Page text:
Skip to main content

FIELD NOTES: Of Cows and Men

On my way to get a cup of coffee early Saturday morning, I came across a strange sight along a lonely stretch of rural road. A dead cow was lying in a shallow ditch just a couple of feet off the pavement. Several other cows grazed contentedly on the other side of an intact wire fence, oblivious to the fate of their fallen sister. I wondered what had happened. How did the cow escape the apparently undamaged fencing? How does a cow just drop dead along the side of the road? Do cows have heart attacks? I also wondered if anyone had informed the farmer and whether cows are insured against sudden death. But mostly, I felt bad for the deceased cow.

I passed the cow again later in the day. No one had made any obvious attempt to move it, and it occurred to me that a full-grown cow must weigh over a thousand pounds and would most likely require a front-end loader to lift it out of that ditch and onto a flatbed truck for a trip to the landfill or the rendering plant.

I was up in that neck of the woods celebrating my 60th birthday by clearing a plot of land where I hope to build a cabin one day. I welcomed my 40th birthday as finally reaching the age where people would take me seriously. I shrugged off my 50th, climbing Mt. Mitchell, the highest peak east of the Mississippi, to prove I could still do anything my 40-year-old self could. But 60, that's a different number altogether. Sixty is old; no getting around it. One in ten Americans don't live to see their 60th birthday.

On Sunday morning, I attended a small country church within walking distance of my land. The mountains are peppered with these tiny spiritual outposts, spaced just a couple of miles from each other; a nod, I suppose, to the days before automobiles when the community walked or rode horses to Sunday services. I suspect the same dozen or so families have been attending that church since before my progenitors came to this country, and I wasn't entirely sure how they would react to an outsider. 

They welcomed me with open arms, and while the service was somewhat different than what I'm used to, maybe that's a good thing. The preacher's sermon was on how we do not know the hour of our demise and tomorrow is not promised. It concluded with the story of a church member, "Jim."

"When Jim woke up on Friday, he didn't know he would be in a terrible accident. And when he left work at 2 a.m. Saturday morning, he didn't know what was waiting for him on his drive home. And when he hit that cow, black as night in the middle of the road, he surely wondered, is this the end? Is my time on this earth up? Now, Jim will be alright, but it could have ended very differently..." Well, one life mystery solved.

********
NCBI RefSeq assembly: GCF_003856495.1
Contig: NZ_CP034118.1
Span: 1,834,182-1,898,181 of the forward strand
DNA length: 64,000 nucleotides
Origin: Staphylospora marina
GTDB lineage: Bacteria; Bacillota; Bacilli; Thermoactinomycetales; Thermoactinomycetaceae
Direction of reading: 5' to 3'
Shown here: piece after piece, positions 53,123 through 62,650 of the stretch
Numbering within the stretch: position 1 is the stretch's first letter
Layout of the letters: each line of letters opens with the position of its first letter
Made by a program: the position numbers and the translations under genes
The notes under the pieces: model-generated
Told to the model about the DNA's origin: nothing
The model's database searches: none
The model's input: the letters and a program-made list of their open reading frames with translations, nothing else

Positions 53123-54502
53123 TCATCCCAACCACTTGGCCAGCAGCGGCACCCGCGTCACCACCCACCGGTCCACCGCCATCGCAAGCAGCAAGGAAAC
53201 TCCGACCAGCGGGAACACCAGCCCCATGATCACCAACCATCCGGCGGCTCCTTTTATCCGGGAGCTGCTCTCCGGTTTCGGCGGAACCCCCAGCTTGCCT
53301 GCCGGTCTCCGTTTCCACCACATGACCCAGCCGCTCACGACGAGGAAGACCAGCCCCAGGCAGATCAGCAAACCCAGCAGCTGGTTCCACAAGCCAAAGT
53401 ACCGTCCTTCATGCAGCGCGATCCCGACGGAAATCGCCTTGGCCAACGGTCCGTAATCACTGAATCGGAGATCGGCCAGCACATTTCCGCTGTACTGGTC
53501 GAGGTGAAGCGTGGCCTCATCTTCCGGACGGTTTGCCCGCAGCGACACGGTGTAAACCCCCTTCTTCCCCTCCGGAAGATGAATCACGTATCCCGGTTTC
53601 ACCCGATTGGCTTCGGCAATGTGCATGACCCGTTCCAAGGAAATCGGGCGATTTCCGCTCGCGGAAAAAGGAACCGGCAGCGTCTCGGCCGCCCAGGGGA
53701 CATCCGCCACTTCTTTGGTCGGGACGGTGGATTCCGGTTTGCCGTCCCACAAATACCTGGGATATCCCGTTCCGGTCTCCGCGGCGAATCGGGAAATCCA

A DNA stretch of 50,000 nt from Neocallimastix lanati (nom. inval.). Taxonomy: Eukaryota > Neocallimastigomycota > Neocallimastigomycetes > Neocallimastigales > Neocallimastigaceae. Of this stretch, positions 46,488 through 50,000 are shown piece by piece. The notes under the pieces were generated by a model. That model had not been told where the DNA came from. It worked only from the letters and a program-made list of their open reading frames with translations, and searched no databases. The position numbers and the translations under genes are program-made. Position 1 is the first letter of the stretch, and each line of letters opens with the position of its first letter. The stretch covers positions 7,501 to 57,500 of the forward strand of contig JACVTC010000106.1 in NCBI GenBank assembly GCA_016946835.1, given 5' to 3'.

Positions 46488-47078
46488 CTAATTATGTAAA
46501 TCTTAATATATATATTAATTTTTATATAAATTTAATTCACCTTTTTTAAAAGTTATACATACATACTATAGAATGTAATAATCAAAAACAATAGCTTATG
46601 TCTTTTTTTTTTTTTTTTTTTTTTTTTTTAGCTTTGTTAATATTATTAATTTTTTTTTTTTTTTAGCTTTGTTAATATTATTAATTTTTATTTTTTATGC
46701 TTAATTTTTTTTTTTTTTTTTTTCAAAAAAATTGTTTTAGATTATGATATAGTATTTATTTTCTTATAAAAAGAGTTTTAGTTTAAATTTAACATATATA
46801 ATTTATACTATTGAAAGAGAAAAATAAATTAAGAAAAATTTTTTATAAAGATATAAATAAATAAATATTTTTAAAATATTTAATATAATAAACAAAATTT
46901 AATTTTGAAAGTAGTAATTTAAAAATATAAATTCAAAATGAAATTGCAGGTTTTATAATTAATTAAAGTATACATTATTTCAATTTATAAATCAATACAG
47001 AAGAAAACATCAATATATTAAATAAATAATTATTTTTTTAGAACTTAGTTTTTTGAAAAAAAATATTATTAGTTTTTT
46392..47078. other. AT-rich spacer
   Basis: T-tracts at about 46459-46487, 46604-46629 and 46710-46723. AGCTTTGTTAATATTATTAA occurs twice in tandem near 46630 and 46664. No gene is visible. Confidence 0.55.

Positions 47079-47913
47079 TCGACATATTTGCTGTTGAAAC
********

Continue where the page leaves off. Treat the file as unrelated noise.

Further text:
Comments

Popular posts from this blog

Don't Listen to the Old Man in the Pickup Truck

As economic development director for Anson County, I strongly urge you to vote FOR the Mixed Beverage* Election November 8th. But, more importantly, I encourage you to listen to the voices of the young professionals upon whom the future of the county will depend. If you look closely at the lower right-hand corner of the blue and white signs urging a FOR vote on Mixed Beverages, you will see they are paid for by YP Anson. So what is YP Anson? Is it some political action committee funded by out-of-state alcoholic beverage manufacturers and casino owners? No, it's Young Professionals Anson, an organization made up of and funded entirely by local business people and community members under the age of 40.  They are the bankers, real estate agents, lawyers, shop owners, entrepreneurs, factory managers, and tradespeople who will lead Anson County into the next decade and beyond. Most of them were born and raised here, left to get a college education, and chose to return and raise a family

FIELD NOTES: Truck

Ford Motor Company recently announced they are suspending orders for their Maverick (A) compact truck because they have outsold the company's capacity to manufacture them. The Maverick is an anomaly in today's pickup truck market, where bigger is better, and even bigger is even better. My "midsize" Toyota Tacoma is as large as many full-size pickups from the early 2000s. A new full-size F-150 or Silverado wouldn't have looked out of place at a monster truck show in the '70s.  The major truck manufacturers justify their increasingly enormous vehicles by claiming "no market" for smaller trucks. The success of the Maverick, however, would seem to contradict that.  The Maverick is based on the Ford Escape compact SUV, and while it is slightly longer than the Escape, it is significantly smaller than any other pickup currently sold in the U.S. It does not have the towing capacity or off-road capabilities of larger trucks, but it should work just fine for t

FIELD NOTES: Solar Is Everywhere and Nowhere

I received a Science Fair 20-in-1 Electronics Project kit for Christmas one year in my early teens. It consisted of 15 "blocks," each with a component like a transistor or a diode that could be wired together to create projects like an oscilloscope, rain alarm, or diode radio. One of the blocks was a solar cell about the size of a postage stamp. It produced very little power, even in direct sunlight, but it did demonstrate that electricity could be generated directly from the sun, a technology that was getting a lot of publicity in the early '70s. The mass market "technical" magazines of the day, Popular Mechanics and Popular Science, featured articles about the exciting future of solar energy while acknowledging several hurdles to overcome before it ever became a mainstream power source. Those publications were sure, however, that advances in photovoltaic (PV) cells and electric storage would make solar energy ubiquitous by the turn of the century. In some ways